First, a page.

Nuala Ní Dhomhnaill writes in Irish. Northern Irish poet Medbh McGuckian translated this poem, simply entitled ‘Peirsefine’ in the original version, and as her addition to the title suggests, she makes the English poem more light-hearted and playful than its original.
In this poem, we switch perspective. The speaker is no longer the mother figure, but Persephone, who addresses her mother and tries to reassure her: she has just met a dashing Hades and
‘hitched a ride ‘gur thógas marcaíocht ón bhfear caol dorcha
with that sexy guy ina BhMW’
in his wow of a BMW’
The poet studs her text with subtle, tongue-in-cheek allusions to the myth, disguised as comments made in passing: ‘ach aon rud amháin, tá an tigh seo ana-dhorcha’; ’though I’d have to say there’s not much light in the place’. These remarks highlight Persephone’s ingenuity: Hades lures her with gifts and promises, and when she is offered a pomegranate (‘úll gráinneach’ in Irish), the reader knows that there is no going back. The poem closes on ominous ‘drops of blood’ (‘braonta fola’) dripping from the fruit: our modern-day, naive Persephone has just fallen into Hades’ age-old trap.
3. ‘The Light Thief’, Doireann Ní Ghríofa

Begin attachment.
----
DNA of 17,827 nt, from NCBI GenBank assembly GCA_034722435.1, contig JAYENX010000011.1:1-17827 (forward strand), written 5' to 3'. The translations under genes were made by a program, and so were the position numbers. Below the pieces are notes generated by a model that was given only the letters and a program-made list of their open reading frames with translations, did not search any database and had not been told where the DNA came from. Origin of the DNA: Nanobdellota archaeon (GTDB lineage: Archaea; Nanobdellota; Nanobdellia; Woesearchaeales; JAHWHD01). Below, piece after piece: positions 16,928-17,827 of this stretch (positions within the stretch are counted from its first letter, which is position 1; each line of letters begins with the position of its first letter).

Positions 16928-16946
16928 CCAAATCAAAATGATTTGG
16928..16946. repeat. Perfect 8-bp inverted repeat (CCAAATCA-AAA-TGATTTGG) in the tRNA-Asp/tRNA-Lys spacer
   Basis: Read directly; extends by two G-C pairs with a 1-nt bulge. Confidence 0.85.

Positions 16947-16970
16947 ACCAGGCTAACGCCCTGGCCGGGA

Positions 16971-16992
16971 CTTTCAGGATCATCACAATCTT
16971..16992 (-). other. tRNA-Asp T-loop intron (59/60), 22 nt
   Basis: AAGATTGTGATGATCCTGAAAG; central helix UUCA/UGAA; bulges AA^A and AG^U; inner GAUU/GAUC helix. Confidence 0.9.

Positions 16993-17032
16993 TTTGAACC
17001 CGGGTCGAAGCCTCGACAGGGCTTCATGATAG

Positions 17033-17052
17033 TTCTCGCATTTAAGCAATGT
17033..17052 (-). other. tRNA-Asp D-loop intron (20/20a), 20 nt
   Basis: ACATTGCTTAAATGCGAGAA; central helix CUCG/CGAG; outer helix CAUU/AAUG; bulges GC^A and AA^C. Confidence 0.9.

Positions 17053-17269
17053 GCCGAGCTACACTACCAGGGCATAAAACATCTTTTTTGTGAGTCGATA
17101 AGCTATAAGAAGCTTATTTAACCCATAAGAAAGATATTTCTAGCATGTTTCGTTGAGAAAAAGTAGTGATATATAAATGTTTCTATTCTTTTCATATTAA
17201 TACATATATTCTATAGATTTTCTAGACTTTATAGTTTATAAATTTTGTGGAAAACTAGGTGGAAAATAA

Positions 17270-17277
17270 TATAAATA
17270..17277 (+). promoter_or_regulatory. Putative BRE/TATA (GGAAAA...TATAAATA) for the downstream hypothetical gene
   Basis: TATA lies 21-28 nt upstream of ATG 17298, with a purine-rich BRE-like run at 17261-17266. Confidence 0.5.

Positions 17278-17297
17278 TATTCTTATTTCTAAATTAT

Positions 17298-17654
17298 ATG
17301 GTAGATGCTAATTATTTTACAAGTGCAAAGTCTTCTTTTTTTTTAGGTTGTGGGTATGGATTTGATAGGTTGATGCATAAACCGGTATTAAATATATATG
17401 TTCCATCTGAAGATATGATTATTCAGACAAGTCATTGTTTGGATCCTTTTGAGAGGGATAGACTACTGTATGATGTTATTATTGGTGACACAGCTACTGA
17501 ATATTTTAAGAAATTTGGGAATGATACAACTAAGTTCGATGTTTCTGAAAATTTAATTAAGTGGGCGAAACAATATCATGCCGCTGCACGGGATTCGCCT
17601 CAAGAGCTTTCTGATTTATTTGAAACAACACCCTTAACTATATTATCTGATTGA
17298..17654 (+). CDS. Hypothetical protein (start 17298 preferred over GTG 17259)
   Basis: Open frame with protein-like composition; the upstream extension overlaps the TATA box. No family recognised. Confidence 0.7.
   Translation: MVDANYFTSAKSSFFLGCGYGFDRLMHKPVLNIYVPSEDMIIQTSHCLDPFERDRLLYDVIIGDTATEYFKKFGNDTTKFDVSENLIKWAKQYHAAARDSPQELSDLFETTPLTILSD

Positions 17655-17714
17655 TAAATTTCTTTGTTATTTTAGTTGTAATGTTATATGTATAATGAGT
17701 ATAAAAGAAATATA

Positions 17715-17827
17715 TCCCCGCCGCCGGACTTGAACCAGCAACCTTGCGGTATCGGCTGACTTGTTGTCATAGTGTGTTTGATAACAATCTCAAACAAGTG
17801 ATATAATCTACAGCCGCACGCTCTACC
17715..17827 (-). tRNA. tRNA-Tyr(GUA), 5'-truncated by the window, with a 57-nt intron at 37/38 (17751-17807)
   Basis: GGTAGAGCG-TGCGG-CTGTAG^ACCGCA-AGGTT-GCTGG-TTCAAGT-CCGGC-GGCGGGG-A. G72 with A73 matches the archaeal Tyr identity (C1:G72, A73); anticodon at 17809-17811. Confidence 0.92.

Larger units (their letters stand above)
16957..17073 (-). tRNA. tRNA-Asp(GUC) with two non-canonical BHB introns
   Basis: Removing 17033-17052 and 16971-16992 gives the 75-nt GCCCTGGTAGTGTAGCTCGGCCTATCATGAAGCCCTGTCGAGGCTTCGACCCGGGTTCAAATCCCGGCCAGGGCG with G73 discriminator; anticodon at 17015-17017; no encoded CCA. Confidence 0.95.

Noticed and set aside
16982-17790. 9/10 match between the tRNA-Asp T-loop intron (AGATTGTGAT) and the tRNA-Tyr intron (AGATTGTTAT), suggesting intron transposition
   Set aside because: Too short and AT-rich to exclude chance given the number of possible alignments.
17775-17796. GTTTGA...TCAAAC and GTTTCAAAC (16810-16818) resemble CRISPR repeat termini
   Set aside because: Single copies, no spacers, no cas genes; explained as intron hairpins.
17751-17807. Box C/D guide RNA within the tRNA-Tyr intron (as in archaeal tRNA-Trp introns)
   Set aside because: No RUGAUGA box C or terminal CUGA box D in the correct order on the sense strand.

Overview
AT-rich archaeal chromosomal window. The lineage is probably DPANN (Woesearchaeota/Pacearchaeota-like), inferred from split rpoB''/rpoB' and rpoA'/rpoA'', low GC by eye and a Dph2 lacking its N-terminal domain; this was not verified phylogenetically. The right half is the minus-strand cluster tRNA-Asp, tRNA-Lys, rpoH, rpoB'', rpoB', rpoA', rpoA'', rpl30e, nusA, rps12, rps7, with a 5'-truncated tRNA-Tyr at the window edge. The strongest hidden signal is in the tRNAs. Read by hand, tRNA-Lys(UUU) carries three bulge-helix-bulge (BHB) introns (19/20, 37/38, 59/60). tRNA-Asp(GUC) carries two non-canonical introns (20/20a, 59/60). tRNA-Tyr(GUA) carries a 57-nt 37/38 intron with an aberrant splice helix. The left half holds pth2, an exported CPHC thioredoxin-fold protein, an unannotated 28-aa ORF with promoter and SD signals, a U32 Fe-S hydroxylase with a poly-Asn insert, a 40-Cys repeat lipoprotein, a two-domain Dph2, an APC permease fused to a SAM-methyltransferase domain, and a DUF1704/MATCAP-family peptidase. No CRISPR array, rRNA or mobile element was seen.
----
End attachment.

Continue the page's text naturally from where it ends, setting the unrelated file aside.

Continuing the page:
The mother in Doireann Ní Ghríofa’s ‘The Light Thief’ does not heed the SAD-suffering Persephone’s advice: she goes to the police, who only ‘shrug at her abduction stories’. She is then left alone and grief-stricken to search for her addict daughter, as the mythical pomegranate morphs into ‘just these crystals, crushed, just this smoke, spinning up.’ ‘The last stop on the underground’ serves as a contemporary urban version of Hades’s underworld. Here, time proves to be Persephone’s ally in her escape, as it erases her name from the mother’s posters. ‘MISSING: PERSEPHONE’ first becomes ‘MISS____ PERSEPHONE’, and eventually fades to ‘___IS_______________’: nothing more than an affirmation of Persephone’s existence in the world, free to escape the contraints of her mythical name and the story attached to it. Still, it seems impossible to resist the pull of myth: Persephone goes back and forth between her lover’s ‘windowless basement squat’ and hospital rooms in which her mother tries to keep her. At the end of the poem, she goes ‘back home’, home to Hades, while her mother resumes her desperate search.
4. ‘Hades’, Róisín Kelly